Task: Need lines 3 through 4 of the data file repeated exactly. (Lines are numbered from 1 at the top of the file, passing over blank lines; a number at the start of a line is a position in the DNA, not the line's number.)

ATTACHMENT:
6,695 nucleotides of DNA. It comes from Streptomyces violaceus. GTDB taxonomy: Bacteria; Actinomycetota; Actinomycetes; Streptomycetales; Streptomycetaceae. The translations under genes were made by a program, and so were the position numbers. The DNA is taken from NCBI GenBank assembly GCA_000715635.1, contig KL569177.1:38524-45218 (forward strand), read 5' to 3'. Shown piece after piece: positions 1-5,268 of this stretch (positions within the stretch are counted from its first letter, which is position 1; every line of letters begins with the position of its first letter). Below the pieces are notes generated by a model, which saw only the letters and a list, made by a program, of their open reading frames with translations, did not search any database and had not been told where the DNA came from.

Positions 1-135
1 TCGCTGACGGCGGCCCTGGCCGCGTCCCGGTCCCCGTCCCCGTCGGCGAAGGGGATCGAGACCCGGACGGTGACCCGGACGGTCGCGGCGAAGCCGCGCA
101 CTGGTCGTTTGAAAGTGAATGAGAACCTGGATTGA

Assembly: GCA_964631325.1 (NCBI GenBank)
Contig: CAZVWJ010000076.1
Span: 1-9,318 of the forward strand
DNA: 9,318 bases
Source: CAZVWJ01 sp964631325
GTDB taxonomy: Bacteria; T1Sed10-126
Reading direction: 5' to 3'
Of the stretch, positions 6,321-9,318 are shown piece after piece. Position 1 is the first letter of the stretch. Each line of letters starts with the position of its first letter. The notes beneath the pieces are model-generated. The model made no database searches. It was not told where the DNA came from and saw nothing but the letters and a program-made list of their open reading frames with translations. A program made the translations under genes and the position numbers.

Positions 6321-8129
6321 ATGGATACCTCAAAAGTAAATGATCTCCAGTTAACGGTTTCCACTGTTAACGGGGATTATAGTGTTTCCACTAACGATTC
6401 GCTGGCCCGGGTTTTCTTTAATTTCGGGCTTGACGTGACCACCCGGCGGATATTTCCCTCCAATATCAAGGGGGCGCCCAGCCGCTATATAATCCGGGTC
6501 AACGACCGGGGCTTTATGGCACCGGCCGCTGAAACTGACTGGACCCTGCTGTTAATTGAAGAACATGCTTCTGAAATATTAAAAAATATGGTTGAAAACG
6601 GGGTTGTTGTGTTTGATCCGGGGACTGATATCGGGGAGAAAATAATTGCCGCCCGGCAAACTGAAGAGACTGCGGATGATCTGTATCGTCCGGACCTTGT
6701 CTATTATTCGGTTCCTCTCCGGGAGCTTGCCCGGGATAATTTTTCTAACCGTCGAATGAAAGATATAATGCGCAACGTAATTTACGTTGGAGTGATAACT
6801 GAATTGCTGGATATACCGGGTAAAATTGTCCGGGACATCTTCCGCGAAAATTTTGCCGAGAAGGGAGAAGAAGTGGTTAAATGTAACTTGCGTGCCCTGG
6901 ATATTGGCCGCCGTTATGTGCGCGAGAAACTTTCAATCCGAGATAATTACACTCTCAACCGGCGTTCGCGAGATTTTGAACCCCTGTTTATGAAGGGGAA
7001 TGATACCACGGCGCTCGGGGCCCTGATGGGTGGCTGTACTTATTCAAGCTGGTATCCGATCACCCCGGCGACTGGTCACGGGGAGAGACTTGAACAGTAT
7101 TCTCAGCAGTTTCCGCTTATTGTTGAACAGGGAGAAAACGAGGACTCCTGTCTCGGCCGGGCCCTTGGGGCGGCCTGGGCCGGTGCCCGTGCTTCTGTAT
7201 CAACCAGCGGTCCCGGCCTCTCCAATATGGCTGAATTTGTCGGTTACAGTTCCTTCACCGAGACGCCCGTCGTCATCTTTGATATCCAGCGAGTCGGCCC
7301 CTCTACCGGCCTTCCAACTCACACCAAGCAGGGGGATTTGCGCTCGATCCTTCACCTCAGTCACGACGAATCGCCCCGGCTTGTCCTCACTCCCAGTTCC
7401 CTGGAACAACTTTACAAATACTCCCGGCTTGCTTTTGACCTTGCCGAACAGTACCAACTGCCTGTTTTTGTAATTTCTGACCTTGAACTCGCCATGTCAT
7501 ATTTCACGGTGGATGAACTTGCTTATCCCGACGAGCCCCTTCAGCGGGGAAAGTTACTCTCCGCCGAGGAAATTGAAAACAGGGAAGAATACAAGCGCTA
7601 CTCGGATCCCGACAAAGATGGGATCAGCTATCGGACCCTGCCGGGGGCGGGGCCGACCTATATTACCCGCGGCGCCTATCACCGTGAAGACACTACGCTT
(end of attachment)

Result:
1 TCGCTGACGGCGGCCCTGGCCGCGTCCCGGTCCCCGTCCCCGTCGGCGAAGGGGATCGAGACCCGGACGGTGACCCGGACGGTCGCGGCGAAGCCGCGCA
101 CTGGTCGTTTGAAAGTGAATGAGAACCTGGATTGA